SB 306 also expands the Labor Commissioner’s authority to investigate retaliation cases, allows her to cite employers for unlawful retaliation, and increases penalties for employers who willfully break the law. It improves working conditions across California by bringing illegal activity to light and discouraging retaliation before it happens.

Worksafe and our allies promoted the need for a law like this because we know that an injury to one is an injury to all. When one worker is fired for speaking up, other workers are more likely to suffer in silence. The employer holds all the cards in this situation, and it was time to change that.

We thank the California Labor Federation for championing this bill, and applaud Governor Brown and California lawmakers for recognizing that employer retaliation has a chilling effect on workers’ ability to assert their rights in the workplace. We hope that you will join us in spreading the word about this profound victory.


California Policy Action Alert

Posted on Sep 6, 2017
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Capitol domeAs the federal government dismantles the rights of workers, immigrants, and other marginalized communities, it is more important than ever for California to implement safeguards that protect our state’s most vulnerable populations.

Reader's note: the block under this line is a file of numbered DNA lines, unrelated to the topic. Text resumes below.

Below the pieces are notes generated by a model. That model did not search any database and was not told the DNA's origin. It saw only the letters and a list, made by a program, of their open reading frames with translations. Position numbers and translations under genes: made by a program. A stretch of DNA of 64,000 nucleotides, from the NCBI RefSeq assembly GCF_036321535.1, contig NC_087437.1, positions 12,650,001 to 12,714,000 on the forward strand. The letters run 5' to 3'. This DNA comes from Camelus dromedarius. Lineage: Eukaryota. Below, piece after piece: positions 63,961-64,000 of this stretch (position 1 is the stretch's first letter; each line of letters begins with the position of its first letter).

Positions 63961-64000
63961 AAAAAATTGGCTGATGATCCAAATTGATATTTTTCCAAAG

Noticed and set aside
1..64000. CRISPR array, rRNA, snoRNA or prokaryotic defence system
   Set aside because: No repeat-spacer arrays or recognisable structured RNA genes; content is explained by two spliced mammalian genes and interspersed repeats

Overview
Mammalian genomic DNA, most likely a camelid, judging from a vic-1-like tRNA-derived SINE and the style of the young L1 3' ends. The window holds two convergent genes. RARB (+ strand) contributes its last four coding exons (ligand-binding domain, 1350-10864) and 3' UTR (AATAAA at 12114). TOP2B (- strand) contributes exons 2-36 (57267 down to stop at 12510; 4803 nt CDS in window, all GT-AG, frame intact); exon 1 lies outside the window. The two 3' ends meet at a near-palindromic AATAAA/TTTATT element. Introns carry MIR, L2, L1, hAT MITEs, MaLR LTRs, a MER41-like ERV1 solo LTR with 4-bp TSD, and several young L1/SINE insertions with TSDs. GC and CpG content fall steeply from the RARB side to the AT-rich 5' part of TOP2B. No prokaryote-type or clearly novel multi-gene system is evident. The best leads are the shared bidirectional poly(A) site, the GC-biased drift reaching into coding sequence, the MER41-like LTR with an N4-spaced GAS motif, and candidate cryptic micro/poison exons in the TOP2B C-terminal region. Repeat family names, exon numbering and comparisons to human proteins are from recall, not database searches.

We must counter bigoted and reactionary policy trends with our alternative vision of safety, health, and justice for all.

We are asking our partners and supporters to take action and stand in solidarity on a number of key pieces of legislation: SB 306 (Hertzberg), AB 450 (Chiu), SB 54 (De Leon), AB 1008 (McCarty), and SB 258 (Lara).

Click here to read more about these bills and find out how you can get involved!


Hot In Here: Workers Demand Strong Protections from Indoor Heat Hazards

Posted on Jun 28, 2017
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7Too many California workers toil for long hours in very hot indoor environments – sometimes without access to clean water or adequate ventilation, even in the peak of summer. These workers are vulnerable to heat-related illness: health conditions that can range from heat exhaustion to deadly heat stroke. Workers in restaurants, warehouses, garment factories, and industrial laundries are particularly prone, though indoor heat hazards pose a serious risk in many other industries across the state.